Navigating the Road in a Wheelchair - The Mobility Resource

He said:

Sidewalks are a pain, literally. When they exist, they’re bumpy and are rarely well kept. More often than not, though, if someone in a wheelchair lives in rural areas or even suburbia, sidewalks, never mind curb cuts, simply don’t exist.

I’m not one to sit at home on pleasant days.  I hear the road beckon. Yes, at times, I think of my wheelchair like others of their Harley’s, feeling the need for speed and the wind in my hair.

At other times, I take a more practical view: these wheels are my legs to get me from here to there. Sometimes this means taking my wheelchair where others wouldn’t dare set foot.

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Now, I must say, the recent addition of bike lanes in some areas have made my hazardous driving somewhat less tenuous, at least to me, but they aren’t everywhere yet. And, I have become quite adept at navigating the shoulders of busy streets to get to my intended destination.

Note: this is not for the faint hearted. Feeling the back draft of an 18-wheeler as it passes by three feet from you is enough to make anyone’s heart rate rise. Yet, staying focused, aware, and present on my intended course keeps me on track.

For me, this mentality started early in life. Learning to cross the street independently at age four as my mother watched with great self-restraint gave me the building blocks to trust myself and my capacity to overcome challenge, despite perceived limitations.

Years later, I still see that same persistence and determination impacting my life from navigating torrential downpours in order to get to my first job interview to transforming entire organizations as they let go of ingrained patterns of limiting thought.

She said:

I can’t count how many times I have been waiting for my husband to come home, especially when he is rolling in his motor wheelchair in poor weather. 

I am used to friends calling to tell me they saw Barton zipping across a busy road, stunned that Barton would take the bus on his own or walk across town to attend a meeting.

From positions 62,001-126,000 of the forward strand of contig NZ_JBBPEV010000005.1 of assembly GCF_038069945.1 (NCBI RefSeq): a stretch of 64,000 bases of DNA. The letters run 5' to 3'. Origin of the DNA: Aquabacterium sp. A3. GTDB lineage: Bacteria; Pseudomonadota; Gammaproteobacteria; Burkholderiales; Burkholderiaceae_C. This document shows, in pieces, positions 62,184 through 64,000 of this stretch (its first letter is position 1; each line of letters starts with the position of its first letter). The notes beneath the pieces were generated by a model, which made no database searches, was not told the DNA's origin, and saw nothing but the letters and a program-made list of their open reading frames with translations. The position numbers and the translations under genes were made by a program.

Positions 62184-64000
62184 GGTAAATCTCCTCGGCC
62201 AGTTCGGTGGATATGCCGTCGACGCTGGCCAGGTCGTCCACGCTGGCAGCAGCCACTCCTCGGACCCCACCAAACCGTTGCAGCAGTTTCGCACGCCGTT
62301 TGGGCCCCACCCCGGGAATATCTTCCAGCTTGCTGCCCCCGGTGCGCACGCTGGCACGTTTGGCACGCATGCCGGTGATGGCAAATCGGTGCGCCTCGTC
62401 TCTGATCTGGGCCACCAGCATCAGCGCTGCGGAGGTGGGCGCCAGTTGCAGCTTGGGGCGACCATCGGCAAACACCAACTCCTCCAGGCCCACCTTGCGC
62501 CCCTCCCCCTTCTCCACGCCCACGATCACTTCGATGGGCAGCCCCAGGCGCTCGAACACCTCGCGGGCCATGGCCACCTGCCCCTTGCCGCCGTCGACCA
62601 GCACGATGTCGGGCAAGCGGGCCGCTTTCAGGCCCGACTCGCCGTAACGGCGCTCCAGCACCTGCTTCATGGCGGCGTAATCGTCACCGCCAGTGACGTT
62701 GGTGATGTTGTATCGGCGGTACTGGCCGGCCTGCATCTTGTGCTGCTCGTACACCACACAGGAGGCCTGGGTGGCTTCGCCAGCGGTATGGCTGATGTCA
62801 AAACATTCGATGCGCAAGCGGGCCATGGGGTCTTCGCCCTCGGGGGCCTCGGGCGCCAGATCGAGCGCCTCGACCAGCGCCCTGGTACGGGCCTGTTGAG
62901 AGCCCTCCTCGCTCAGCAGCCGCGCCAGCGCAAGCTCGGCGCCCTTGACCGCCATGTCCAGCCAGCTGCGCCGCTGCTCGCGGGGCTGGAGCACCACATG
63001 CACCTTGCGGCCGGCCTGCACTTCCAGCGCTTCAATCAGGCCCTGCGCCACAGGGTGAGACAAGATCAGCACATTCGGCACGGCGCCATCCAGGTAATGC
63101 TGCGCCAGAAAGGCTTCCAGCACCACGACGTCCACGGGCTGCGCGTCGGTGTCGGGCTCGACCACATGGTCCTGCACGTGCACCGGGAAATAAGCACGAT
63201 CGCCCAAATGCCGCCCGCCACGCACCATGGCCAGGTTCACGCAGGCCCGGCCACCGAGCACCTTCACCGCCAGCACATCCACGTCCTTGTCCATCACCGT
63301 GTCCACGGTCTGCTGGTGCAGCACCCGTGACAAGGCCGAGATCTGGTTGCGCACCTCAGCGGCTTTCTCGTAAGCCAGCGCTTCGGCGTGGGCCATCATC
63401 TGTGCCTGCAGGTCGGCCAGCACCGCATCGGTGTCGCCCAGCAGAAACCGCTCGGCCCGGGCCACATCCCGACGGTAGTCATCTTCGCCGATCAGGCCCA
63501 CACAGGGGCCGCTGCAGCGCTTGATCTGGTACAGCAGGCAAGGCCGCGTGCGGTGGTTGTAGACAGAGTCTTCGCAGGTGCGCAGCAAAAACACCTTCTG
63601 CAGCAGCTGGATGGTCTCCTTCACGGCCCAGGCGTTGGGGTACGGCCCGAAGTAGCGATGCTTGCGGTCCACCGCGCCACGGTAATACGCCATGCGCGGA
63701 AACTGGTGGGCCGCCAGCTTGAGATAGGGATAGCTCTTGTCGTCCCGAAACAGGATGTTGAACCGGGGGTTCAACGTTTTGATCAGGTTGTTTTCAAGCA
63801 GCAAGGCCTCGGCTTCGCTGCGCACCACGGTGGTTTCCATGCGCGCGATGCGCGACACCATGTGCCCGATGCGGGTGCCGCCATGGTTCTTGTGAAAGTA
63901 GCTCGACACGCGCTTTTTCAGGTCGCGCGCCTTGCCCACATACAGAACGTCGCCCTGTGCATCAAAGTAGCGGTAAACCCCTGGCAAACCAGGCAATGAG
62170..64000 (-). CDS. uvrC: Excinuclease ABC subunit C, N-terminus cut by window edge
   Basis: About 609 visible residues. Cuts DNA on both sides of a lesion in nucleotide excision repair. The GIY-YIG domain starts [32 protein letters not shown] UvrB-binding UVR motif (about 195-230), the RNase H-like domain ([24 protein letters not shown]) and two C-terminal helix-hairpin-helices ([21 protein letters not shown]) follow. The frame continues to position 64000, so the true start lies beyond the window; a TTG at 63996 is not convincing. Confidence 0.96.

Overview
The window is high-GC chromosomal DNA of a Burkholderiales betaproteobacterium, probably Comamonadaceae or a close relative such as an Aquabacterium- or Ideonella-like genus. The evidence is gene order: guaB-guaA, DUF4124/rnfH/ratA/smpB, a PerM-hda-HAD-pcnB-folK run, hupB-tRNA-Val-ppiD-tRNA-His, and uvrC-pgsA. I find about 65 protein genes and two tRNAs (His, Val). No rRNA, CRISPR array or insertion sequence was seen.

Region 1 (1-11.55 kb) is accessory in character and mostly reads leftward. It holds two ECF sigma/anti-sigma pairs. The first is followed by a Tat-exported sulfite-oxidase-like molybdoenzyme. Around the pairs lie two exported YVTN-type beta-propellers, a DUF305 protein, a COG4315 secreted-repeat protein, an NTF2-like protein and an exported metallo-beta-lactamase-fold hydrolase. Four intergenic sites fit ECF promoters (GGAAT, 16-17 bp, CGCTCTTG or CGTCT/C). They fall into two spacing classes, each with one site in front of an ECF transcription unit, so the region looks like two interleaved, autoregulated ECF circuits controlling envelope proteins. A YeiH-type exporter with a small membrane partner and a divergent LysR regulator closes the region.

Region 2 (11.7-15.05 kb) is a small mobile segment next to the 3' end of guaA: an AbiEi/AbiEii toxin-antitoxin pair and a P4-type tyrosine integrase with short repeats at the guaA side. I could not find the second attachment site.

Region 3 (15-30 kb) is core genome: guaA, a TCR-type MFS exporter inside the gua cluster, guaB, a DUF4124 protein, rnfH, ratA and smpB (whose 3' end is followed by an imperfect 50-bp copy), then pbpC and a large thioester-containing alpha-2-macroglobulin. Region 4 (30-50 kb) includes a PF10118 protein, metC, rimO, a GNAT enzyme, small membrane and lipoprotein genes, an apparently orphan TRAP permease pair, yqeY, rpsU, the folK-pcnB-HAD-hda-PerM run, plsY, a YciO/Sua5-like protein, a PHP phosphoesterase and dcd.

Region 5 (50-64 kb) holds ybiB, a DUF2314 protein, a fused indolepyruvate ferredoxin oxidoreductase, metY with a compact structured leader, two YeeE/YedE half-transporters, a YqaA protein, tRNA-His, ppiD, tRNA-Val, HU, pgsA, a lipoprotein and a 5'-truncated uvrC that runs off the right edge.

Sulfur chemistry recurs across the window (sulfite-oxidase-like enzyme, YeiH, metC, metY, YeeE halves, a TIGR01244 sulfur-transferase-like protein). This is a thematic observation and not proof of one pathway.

I have been there, on the phone with an accessible taxi driver questioning why they didn’t pick Barton up where they were supposed to, and it’s now 11pm at night and he’s waiting on the side of the road.

Or hearing about Barton’s off-road adventures in a nonchalant voice as if it was a part of a normal day. While I control my own impulse to be an overbearing caregiver waving my finger in Barton’s face about being more careful, I understand the importance of my husband navigating the road on his own.

While Barton has an independent streak that cannot be contained, I must let go, seeing Barton for who he is, a man who has trained in martial arts, meditation, and teaches community awareness and self-defense for people with disabilities.

And, in the work we do speaking to other families and people impacted by disability, I see how fear plays such an integral role in limiting the independence for people with disabilities, whether they are on the road or in other areas of life. 

It is a cultural inclination to want people to be safe, and particularly for those who use adaptive equipment. Yet, in wanting to protect them, we have inadvertently limited the world around them. We are faced with a world of “you can’t,” and people with disabilities succumb to this belief.

Suddenly, stepping outside is momentous obstacle.

I know that I cannot protect Barton from the elements on the road or the challenges in life. It is more advantageous to learn how to move through these hardships.

Yes, we need more curb cuts, smoother sidewalks, accessible parking spaces, and wider bike lanes. We also need a cultural shift.

One where we see people with disabilities for who they are, people navigating the world in their own brilliance. 


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